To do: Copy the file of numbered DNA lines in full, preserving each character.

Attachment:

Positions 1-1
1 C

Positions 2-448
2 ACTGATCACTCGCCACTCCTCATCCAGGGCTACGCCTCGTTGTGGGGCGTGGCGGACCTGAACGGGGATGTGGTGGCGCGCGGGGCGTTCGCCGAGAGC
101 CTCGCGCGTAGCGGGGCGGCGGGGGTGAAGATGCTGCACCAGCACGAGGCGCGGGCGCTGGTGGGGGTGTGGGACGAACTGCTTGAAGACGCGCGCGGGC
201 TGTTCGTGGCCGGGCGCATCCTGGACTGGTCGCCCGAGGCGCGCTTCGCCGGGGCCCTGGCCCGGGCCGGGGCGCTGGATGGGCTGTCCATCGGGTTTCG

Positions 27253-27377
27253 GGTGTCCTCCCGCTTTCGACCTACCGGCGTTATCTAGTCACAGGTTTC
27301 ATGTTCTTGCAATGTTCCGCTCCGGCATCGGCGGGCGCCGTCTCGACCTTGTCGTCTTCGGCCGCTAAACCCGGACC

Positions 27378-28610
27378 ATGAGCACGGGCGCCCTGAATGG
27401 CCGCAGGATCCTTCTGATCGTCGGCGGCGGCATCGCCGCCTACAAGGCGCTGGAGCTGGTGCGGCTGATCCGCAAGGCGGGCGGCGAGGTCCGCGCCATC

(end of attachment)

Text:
Positions 1-1
1 C

Positions 2-448
2 ACTGATCACTCGCCACTCCTCATCCAGGGCTACGCCTCGTTGTGGGGCGTGGCGGACCTGAACGGGGATGTGGTGGCGCGCGGGGCGTTCGCCGAGAGC
101 CTCGCGCGTAGCGGGGCGGCGGGGGTGAAGATGCTGCACCAGCACGAGGCGCGGGCGCTGGTGGGGGTGTGGGACGAACTGCTTGAAGACGCGCGCGGGC
201 TGTTCGTGGCCGGGCGCATCCTGGACTGGTCGCCCGAGGCGCGCTTCGCCGGGGCCCTGGCCCGGGCCGGGGCGCTGGATGGGCTGTCCATCGGGTTTCG

Positions 27253-27377
27253 GGTGTCCTCCCGCTTTCGACCTACCGGCGTTATCTAGTCACAGGTTTC
27301 ATGTTCTTGCAATGTTCCGCTCCGGCATCGGCGGGCGCCGTCTCGACCTTGTCGTCTTCGGCCGCTAAACCCGGACC

Positions 27378-28610
27378 ATGAGCACGGGCGCCCTGAATGG
27401 CCGCAGGATCCTTCTGATCGTCGGCGGCGGCATCGCCGCCTACAAGGCGCTGGAGCTGGTGCGGCTGATCCGCAAGGCGGGCGGCGAGGTCCGCGCCATC